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Eliot Spitzer's Battle With Former AIG CEO Maurice Greenberg Continues

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Former New York Gov. Eliot Spitzer was ordered to pay nearly $133,000 by a state judge this week for half the reproduction cost of discovery in a defamation lawsuit brought against him by former American International Group Inc. Chief Executive Officer Maurice “Hank” Greenberg.

Supreme Court Justice Victor Grossman in Putnam County said in a decision published this week that Spitzer must pay half the cost of 47 million pages he asked Greenberg to reproduce as part of discovery, or material to be used during proceedings.

Grossman likened the lawsuit and the conflict on discovery to an episode of HBO’s “Game of Thrones,” and said both Spitzer and Greenberg have deep enough pockets to share the cost until the litigation is resolved.

(Related: The Wrath of Hank: Ex-AIG CEO Greenberg Won’t Give Up at 90)

“The Court presumes each party has sufficient resources to cover these expenses as no claim is made on the contrary,” Grossman wrote. “Finally, while the parties’ dispute has taken on the appearance of an episode of Game of Thrones, to each of them, there is much at stake.”

Reactions

Spitzer did not return a call seeking comment Thursday. Robert Dwyer, a partner at Boies Schiller Flexner in Manhattan, who represents Greenberg, said his team was pleased with the decision and didn’t plan to appeal.

Greenberg — who built AIG into one of the biggest insurers in the United States, and is still the chairman and CEO of C.V. Starr & Co. Inc. — is also represented by John Gardiner, a partner at Skadden, Arps, Slate, Meagher & Flom in Manhattan.

Jay Ward Brown, a partner at Ballard Spahr in Manhattan, deferred comment to a Spitzer spokeswoman. The spokeswoman did not immediately offer comment on the decision.

The History

The lawsuit was brought against Spitzer by Greenberg in 2013 over public remarks the former governor and state attorney general made in 2012. Those statements stem from allegations Spitzer brought as the state attorney general against Greenberg for financial services misconduct.

Greenberg alleged in the suit that Spitzer made defamatory statements against him both in his book “Protecting Capitalism,” which was published in Putnam County in 2013, and in public statements. Those statements were made within days of each other during two different appearances by Spitzer on CNBC’s “Closing Bell With Maria Bartiromo” and his own show, “Viewpoint.”

Greenberg sued Spitzer over the public remarks, after which discovery in the lawsuit was scheduled to begin. According to Grossman, Spitzer requested that Greenberg’s attorneys reproduce any and all documents to show that his public remarks were “materially false.”

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That prompted Greenberg’s attorneys to reproduce millions of documents from past proceedings against Greenberg over financial services activities. AIG had been involved in lawsuits filed by the SEC, the U.S. Department of Justice, and the state AG’s office years earlier.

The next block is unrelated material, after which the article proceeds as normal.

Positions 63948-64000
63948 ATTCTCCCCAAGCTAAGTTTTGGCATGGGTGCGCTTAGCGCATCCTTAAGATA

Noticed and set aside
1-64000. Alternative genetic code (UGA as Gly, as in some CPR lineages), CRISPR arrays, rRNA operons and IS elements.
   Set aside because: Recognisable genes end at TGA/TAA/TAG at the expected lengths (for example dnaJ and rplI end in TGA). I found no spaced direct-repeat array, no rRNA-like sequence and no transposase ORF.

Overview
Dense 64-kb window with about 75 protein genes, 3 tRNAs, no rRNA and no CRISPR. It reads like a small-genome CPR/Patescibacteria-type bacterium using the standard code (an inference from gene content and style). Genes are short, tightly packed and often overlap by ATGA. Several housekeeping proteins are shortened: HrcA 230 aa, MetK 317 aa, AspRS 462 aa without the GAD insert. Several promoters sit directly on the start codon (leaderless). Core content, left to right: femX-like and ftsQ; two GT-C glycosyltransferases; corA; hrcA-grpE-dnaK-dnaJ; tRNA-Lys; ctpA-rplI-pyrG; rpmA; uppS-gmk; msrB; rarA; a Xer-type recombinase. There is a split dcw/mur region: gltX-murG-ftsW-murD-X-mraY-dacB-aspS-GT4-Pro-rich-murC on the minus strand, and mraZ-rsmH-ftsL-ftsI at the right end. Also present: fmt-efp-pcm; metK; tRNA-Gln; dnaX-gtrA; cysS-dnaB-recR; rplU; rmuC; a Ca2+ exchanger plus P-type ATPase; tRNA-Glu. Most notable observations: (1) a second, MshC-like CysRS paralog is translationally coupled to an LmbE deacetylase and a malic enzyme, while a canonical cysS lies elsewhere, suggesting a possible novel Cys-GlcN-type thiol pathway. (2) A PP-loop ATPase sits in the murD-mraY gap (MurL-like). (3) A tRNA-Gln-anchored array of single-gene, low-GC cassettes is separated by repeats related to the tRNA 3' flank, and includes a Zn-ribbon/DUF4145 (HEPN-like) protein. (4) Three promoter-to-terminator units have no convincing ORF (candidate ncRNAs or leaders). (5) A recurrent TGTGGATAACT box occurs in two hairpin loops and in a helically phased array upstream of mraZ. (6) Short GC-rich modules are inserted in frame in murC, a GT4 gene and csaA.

The result was the reproduction of more 47 million pages, which were copied digitally onto disks, hard drives and other storage media. The price for reproducing that content, according to Greenberg’s attorneys, came to $265,454.57.

Earlier Cases

Grossman acknowledged two cases decided by appellate courts in New York that differ on who should pay for discovery reproduction costs in civil litigation. Rubin v. Alamo Rent-A-Car, decided in 1993 by the Appellate Division, Second Department, said the person seeking the discovery should pay the cost, according to Grossman. That would be Spitzer in this case.

But the decision in U.S. Bank N.A. v. Greenpoint Mtge. Funding Inc., decided in 2012 by the Appellate Division, First Department, said the cost should fall on the party producing the documents, according to attorneys for Spitzer. The Court of Appeals hasn’t addressed the issue.

Grossman declined to have either party pay the full cost of reproduction, instead leaving it to be decided when the lawsuit is resolved.

“At this stage of the proceedings, recognizing the enormity of the expense (which was not known at the time of the discovery demands or Preliminary Conference), the Court will require [Spitzer] to reimburse [Greenberg] to the extent of one-half of the production costs of $265,454.57, or the amount of $132,727.29, subject to a further determination and award of disbursements at the conclusion of the action,” Grossman wrote.

He also opined that the state Legislature has not yet set guidelines on how courts should evaluate these issues while the technological applications of discovery continue to advance.

“Ultimately, the state trial courts are left to their best efforts and discretion to address the emerging issues,” Grossman said.

— Read Ex-AIG Head Greenberg Finally Gets to Tell His Story at Trialon ThinkAdvisor.

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